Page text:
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The Railroad Porter

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The Railroad Porter
Directed byWilliam D. Foster
Written byWilliam D. Foster
Produced byWilliam D. Foster
StarringLottie Grady
Release date
c. 1913

The Railroad Porter, also released as The Pullman Porter,[1] is a film produced by The Foster Photoplay Company that was released in 1912 or 1913. It was the film company's first release and one of the earliest American films produced by African-Americans.



It features stars from the Pekin Theatre's stock company.[2] The company toured the film in the south along with its film The Fall Guy and Lottie Grady reportedly sang during the reel changing intermission.[3]

The Railroad Porter was written, filmed, edited, and premiered in 1913. It was the first film produced and directed by an African American and featured an African American cast. It included depictions of an African American middle class.

Many of the actors showcased in The Railroad Porter were recognizable faces in days of black vaudeville. Lottie Grady, who was a former member of the Pekin stock company, played the wife in the film. Cassie Burch Slaughter played the 'Wife's Friend', Kid Brown played the 'Railroad Porter', Edgar Ellison played 'The Waiter', and Bell Coles played 'Police Officer'.



The plot of The Railroad Porter revolves around a wife who, after not seeing her husband come home at his regular time, assumes that she has been temporarily abandoned. In response, she invites a well dressed waiter to dinner at her home. When her husband comes home, and sees his wife having dinner with another man, the husband pulls out a revolver and begins to threaten the waiter with it. The waiter, in turn, pulls out his own gun, and a commotion ensues in which nobody gets hurt and everything ends happily.[4]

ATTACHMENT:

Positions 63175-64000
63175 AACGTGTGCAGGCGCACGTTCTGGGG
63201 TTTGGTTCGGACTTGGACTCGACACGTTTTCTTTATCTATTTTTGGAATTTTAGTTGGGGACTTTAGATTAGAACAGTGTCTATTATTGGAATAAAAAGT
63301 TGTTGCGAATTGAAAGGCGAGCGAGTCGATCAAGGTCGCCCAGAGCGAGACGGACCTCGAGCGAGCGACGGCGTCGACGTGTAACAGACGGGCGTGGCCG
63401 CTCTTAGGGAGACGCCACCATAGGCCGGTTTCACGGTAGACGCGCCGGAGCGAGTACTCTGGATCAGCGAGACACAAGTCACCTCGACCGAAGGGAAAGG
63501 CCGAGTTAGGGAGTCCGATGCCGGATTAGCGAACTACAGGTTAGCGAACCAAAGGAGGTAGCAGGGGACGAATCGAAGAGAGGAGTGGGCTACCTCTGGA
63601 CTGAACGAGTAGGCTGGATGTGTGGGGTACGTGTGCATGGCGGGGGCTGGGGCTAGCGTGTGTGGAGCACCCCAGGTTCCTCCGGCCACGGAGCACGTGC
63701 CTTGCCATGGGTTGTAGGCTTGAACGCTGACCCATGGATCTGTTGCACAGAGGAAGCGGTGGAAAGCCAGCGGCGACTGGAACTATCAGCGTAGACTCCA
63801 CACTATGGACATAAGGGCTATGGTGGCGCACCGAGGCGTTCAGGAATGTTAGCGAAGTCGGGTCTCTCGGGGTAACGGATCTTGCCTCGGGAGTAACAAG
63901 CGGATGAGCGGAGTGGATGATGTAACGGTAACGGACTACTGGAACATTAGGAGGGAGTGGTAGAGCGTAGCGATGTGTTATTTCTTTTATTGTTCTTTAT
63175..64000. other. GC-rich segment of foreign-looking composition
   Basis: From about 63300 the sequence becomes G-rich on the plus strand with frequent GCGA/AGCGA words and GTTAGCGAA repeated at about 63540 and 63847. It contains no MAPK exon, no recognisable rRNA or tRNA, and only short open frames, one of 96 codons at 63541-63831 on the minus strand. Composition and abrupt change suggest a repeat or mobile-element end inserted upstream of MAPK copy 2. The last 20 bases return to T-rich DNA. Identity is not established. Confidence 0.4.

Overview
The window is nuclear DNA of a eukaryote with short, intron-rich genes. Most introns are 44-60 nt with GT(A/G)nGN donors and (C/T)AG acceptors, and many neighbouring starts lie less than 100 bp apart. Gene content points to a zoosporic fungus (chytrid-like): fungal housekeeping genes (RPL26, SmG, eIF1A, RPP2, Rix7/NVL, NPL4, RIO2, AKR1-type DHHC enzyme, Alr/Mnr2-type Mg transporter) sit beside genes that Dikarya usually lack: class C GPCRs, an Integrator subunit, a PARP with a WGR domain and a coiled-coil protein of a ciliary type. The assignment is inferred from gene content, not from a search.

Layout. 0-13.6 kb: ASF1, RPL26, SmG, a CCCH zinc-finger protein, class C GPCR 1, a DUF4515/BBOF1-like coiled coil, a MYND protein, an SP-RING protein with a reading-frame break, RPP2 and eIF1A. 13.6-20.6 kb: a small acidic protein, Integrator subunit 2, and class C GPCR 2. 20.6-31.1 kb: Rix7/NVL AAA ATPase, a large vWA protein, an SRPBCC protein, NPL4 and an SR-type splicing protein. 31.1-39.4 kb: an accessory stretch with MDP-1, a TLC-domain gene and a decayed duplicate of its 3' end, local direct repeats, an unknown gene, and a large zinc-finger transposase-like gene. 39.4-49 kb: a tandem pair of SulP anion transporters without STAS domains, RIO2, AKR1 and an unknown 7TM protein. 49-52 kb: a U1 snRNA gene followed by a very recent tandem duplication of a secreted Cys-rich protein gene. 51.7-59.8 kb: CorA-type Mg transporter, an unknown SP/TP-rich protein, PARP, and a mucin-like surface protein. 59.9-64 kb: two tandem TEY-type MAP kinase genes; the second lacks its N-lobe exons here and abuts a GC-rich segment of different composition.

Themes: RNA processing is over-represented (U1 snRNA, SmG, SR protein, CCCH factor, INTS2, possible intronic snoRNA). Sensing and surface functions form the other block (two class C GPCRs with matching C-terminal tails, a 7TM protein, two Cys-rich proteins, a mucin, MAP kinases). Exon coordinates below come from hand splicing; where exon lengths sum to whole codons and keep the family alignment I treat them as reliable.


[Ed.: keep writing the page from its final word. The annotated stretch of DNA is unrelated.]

Release and reception


Though the movie first premiered at the States Theater, it was also shown at the Pekin Theatre and, eventually, the Grand Theater.[5] The film got rave reviews as it played across the country and The Railroad Porter was playing to "crowded houses" before too long.[6] The Railroad Porter even played at the famous Majestic Theater, and when it first played, "patrons jumped up and shouted, some laughed so hard that ushers had to silence them. The manager of the house states that it contains more wit and humor than any picture ever seen at the house."[7] When The Railroad Porter was reviewed by other black journalists, Foster got commended for showing black life as normal, and not displaying "the race in a ridiculous light".[8]


  1. ^ a b "William Foster". normanstudios.org. Retrieved November 10, 2020.
  2. ^ a b Bauman, Thomas (May 30, 2014). The Pekin: The Rise and Fall of Chicago's First Black-Owned Theater. University of Illinois Press. ISBN 9780252096242 – via Google Books.
  3. ^ Reid, Mark A. (February 23, 1993). Redefining Black Film. University of California Press. ISBN 9780520912847 – via Google Books.
  4. ^ ["Colored Pictures A Hit,"] New York Age, September 25, 1913
  5. ^ "WBEZ Chicago: Independent Black cinema got its start on Chicago's South Side - PRESERVATION CHICAGO". 2021-10-31. Retrieved 2023-11-06.
  6. ^ ["The States Theater,"] The Chicago Defender, August 9, 1913
  7. ^ ["Foster's R.R. Porter," Chicago Defender, November 22, 1913
  8. ^ ["Latest in Theatricals,"] New York Age, December 11, 1913.